This is a sub-article to Fasting in Islam and RamadanDuring the entire month of Ramadan, Muslims are expectedto fast, every day from dawn to sunset. Fasting requires the abstinence from drink. Fasting the month of Ramadān was made obligatory during the month of Sha‘bān, in the second year after the Muslims migrated from Makkah to Madīnah. Fasting the month of Ramadan is one of the Five Pillars of Islam. Fasting during the month of Ramadan is mentioned in three consecutive verses of the Qur'an: O ye who believe! Fasting is prescribed to you. —Surah Baqarah 2:183 for a fixed number of days. For those who can do it, is a ransom, the feeding of one, indigent, but he that will give more, of his own free will,- it is better for him. And it is better for you that ye fast. —Surah Baqarah 2:184 Eating and sexual relations are not allowed between dawn, sunset. Fasting is considered an act of personal worship in which Muslims seek a raised level of closeness to God. During Ramadan, Muslims are expected to put more effort into following the teachings of Islam by refraining from violence, envy, lust, angry/sarcastic retorts and are meant to try to get along with each other better than normal.
All obscene and irreligious stimuli are to be avoided as purity of both thought and action is important. Fasting during Ramadan is not obligatory for several groups for whom it would be excessively problematic, among them people with a medical condition and the elderly. Pre-pubescent children are not required to fast, though some choose to do so, some small children fast for half a day to train themselves. If puberty is delayed, fasting becomes obligatory for females after a certain age. Diabetics and nursing or pregnant women are not expected to fast. According to a hadith, observing the Ramadan fast is forbidden for menstruating women. Other individuals for whom it is considered acceptable not to fast are those in battle, travellers who intend to spend fewer than five days away from home. If the circumstance preventing fasting is temporary, a person is required to make up for the missed days after the month of Ramadan is over and before the next Ramadan arrives. Should the circumstance be permanent or present for an extended amount of time, one may recompense by feeding a needy person for every day missed.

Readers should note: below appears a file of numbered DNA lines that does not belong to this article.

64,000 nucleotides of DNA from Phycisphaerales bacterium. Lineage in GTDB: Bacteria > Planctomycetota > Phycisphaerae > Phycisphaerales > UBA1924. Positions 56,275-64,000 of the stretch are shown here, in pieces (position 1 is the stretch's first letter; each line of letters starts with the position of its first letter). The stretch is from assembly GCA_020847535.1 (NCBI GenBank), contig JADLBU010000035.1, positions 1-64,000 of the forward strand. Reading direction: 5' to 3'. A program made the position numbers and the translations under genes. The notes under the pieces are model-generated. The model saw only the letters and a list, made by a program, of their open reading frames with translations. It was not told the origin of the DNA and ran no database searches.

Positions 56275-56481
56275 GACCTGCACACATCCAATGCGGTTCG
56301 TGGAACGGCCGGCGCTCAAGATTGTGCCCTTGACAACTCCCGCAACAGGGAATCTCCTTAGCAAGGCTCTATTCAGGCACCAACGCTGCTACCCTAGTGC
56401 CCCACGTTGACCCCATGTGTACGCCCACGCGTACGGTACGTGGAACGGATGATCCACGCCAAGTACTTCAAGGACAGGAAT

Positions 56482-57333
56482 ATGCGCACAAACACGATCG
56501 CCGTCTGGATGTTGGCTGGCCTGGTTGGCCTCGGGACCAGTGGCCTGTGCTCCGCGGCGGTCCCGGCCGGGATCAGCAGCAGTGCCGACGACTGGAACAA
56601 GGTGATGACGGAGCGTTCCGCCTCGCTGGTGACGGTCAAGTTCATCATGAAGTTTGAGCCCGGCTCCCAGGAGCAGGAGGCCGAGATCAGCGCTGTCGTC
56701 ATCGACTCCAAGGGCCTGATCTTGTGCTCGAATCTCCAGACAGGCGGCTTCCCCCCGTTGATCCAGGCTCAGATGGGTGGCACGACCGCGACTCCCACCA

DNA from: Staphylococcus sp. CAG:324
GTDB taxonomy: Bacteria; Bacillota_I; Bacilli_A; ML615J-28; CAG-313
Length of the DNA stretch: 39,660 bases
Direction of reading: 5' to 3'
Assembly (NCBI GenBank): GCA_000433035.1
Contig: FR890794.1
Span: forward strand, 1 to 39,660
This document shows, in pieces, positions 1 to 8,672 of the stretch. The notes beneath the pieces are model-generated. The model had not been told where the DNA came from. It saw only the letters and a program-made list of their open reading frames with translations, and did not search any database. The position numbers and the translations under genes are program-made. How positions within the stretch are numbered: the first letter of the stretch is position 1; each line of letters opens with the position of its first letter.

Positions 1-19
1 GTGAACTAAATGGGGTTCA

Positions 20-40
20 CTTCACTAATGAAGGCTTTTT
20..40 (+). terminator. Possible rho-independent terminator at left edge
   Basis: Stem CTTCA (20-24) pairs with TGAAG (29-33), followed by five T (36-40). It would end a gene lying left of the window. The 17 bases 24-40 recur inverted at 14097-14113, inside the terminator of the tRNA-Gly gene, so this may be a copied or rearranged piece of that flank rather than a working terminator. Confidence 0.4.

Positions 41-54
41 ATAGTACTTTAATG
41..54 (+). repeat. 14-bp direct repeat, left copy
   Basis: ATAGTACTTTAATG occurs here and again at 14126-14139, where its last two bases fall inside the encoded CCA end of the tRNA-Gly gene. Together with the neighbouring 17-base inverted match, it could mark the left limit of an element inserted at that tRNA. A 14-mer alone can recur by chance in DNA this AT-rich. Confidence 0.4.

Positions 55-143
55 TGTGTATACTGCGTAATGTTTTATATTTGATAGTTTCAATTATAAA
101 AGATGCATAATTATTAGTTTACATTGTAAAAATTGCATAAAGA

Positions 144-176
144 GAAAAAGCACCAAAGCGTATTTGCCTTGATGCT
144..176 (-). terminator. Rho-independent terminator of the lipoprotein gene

If one does not fit into any category of exemption and breaks the fast out of forgetfulness, the fast is still valid. Intentionally breaking the fast voids it, the person must make up for the entire day later. If one breaks the fast intentionally or through consensual sexual intercourse, the transgressor must make up for the day by fasting for sixty consecutive days, freeing a slave or feeding sixty people in need. During a 2013 poliomyelitis outbreak in Somalia, some groups of aid workers were granted an exemption for the oral polio vaccine. Many mosques will provide iftar meals after sundown for the community to come and end their day's fasting as a whole, it is common for such meals to take place at Muslim soup kitchens. The fast is broken with water. Linguistically, the word fasting in the Arabic language means unconditional'restraint' from any action or speech during any time. According to the Sacred Law, fasting is the act of: refraining from engaging in sexual activity, and. Entering any of these substances inside the body cavity means that the substance enters into the throat, the intestines, the stomach, or the brain by way of the nose, the throat, the private parts, or open wounds.'Whether deliberately or accidentally' excludes forgetful acts of eating, drinking, or sexual activity.'From the time the sun begins to rise to the time the sun sets' refers to the true entering of the Fajr time to the entering of the Maghrib time.'Accompanied with the intention of fasting' means that one must intend to fast in order to distinguish if one is performing an act of worship or not when one refrains from eating, drinking, or having sexual intercourse.
For example, if one were to stay away from food, drink, or sexual activity without an intention to fast this fast is not valid and does not count.'From individuals who are permitted to fast' means that one must be free from a situation that would prevent the validity of one's fast, such as menstruation or lochia. The Islamic holiday of Eid ul-Fitr marks the end of the Islamic fasting of the month of Ramadan. Fasting & Ramadhan: Complete Interactive online book